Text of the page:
Archive for September, 2016

This article was orginally published in DailyO here.

Ever since the Indus Waters Treaty has come into the current discourse of India-Pakistan relations, some have called for abrogation of the lopsided treaty, while others have warned against it citing a range of consequences that would follow. But any evaluation of this matter must be cognisant of the fundamental fact that the treaty is grossly unfair to India.

Signed in 1960 by Prime Minister Jawaharlal Nehru and the then Pakistan President Ayub Khan, the Indus Water Treaty was brokered by World Bank. It is an extraordinarily generous water-sharing treaty, and is the only pact in the world that compels the upper riparian state to defer to the interests of the downstream state.

The treaty gives Pakistan control over the three so-called “western” rivers – Indus, Jhelum and Chenab that flow from Jammu and Kashmir before entering Pakistan. On the other hand, India gets to control the three eastern rivers – Ravi, Beas and Sutlej that flow from Punjab.

This parity in the number of rivers is, however, quite misleading. The three rivers that India gets to control have an awfully low volume of waters compared to the other three. In all, Pakistan gets a whopping 5,900 tmcft volume of water every year which is a massive 80.5 per cent share of the total waters, while India gets to use only 19.5 per cent.

What’s ironic is that Pakistan gobbles up all of this water even though its actual requirement is much less. It is egregious that annually about 40 million acre feet (maf) of water flows into the Arabian Sea absolutely unutilised, according to a study by a Supreme Court advocate.

If even some of these waters were allowed to be utilised by India, the water crunch in the states of Haryana, Punjab and Rajasthan could probably be solved. Further, the state most affected by the treaty is Jammu and Kashmir. The people and government of J&K have time and again raised this issue.

In 2002, the state Assembly passed a unanimous resolution demanding the abrogation of the pact, when Mufti Mohammed Sayeed was the chief minister. Given the power shortages in the state, full access to Indus waters has the ability to boost self-reliance which is key to solving the state’s problems. Pakistan, however, has a vested interest in continuing the status quo because it harms the people of J&K and undermines their economic growth.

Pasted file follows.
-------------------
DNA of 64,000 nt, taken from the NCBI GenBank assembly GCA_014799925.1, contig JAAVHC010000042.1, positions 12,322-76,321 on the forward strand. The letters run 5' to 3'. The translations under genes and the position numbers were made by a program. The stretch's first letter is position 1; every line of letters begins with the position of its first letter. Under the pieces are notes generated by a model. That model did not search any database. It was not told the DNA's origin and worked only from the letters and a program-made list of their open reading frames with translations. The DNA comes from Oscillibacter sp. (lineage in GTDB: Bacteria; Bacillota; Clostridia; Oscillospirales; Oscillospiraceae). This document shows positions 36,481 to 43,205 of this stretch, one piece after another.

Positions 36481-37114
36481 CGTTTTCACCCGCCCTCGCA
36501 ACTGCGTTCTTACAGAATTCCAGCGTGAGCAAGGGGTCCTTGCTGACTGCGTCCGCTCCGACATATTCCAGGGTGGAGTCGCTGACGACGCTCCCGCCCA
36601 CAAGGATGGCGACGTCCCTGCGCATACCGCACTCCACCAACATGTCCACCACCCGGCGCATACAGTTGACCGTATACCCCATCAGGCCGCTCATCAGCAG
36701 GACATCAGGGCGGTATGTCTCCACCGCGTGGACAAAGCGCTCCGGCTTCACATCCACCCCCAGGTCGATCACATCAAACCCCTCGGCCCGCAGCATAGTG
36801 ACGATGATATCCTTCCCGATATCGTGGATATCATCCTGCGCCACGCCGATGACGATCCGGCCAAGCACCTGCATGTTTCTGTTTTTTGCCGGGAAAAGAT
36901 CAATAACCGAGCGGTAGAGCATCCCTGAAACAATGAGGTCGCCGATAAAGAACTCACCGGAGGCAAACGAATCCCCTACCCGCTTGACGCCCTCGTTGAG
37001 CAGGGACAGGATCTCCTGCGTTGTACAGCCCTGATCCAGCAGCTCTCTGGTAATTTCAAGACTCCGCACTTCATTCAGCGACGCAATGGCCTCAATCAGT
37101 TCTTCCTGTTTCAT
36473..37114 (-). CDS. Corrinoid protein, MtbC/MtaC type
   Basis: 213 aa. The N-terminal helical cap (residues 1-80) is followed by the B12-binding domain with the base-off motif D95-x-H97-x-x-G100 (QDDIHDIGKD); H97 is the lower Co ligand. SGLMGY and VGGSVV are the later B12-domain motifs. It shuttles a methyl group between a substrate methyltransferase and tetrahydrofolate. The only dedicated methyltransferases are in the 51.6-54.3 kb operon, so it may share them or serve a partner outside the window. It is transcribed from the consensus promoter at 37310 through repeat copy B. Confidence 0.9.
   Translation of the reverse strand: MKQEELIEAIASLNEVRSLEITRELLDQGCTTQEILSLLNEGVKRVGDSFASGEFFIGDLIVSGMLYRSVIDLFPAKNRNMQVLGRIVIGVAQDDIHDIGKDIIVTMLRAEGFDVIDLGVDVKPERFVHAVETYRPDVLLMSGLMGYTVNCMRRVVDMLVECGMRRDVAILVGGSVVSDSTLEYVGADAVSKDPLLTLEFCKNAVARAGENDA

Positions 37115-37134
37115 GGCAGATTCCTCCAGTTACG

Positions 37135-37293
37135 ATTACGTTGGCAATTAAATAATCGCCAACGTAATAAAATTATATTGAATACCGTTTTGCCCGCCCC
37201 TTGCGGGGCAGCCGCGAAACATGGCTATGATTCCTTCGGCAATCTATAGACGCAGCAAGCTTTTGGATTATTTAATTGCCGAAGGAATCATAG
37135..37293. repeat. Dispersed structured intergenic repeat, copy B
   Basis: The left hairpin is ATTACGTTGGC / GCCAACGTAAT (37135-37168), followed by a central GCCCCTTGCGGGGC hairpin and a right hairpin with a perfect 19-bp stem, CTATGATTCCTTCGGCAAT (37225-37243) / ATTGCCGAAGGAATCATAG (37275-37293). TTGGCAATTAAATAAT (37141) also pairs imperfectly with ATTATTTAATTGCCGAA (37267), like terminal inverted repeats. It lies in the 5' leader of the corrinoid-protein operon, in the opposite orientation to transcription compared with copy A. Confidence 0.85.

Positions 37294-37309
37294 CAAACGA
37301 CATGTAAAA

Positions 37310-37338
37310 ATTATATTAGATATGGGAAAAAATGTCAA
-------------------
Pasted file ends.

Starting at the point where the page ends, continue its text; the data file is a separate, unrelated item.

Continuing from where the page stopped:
Even though under the treaty India has the right to “non-consumptive” use of the three western rivers, which is for purposes such as hydropower generation and even storage upto 3.6 million acre feet, India has hardly made any use of these waters, allowing Pakistan to benefit from the surplus.

Even for the few projects that India has undertaken, such as the Kishanganga and Ratle projects well within the treaty framework, Pakistan has unabashedly taken them to international arbitration over petty objections, in effect stalling the projects resulting in obvious implications such as cost overruns.

Meanwhile as the Indian projects are halted, Pakistan itself is busy erecting dams to make its case stronger. Ironically, China too has stealthily built a dam on the Indus at Demchok in Ladakh.

The Indus Waters Treaty came into recent spotlight when MEA spokesperson Vikas Swarup on September 22 hinted at a press briefing that India may revisit it. “I am sure you are aware that there are differences between India and Pakistan on the implementation of the Indus Waters Treaty,” he said before adding that the issue is being addressed bilaterally and that all cooperative measures call for mutual trust and goodwill on both sides. “For any such treaty to work, it is important there must be mutual trust and cooperation. It can’t be a one-sided affair,” Swarup said.

Largesse be it in the case of river waters or other resources like land, marine resources, etc is not uncommon in diplomacy. India has a proven track record of making magnanimous overtures to its neighbours.

The recent land boundary agreement with Bangladesh is a fine example of how India is willing to walk the extra mile if the partner country is able to reciprocate with a sense of goodwill and positivity. But Pakistan is no Bangladesh or Bhutan.

There is neither mutual trust nor goodwill, which were the foundational basis of the Indus Waters Treaty, between India and Pakistan today. For 56 years of uninterrupted and unquestioned flow of waters from India to Pakistan, all India has got in return is the blood of its citizens.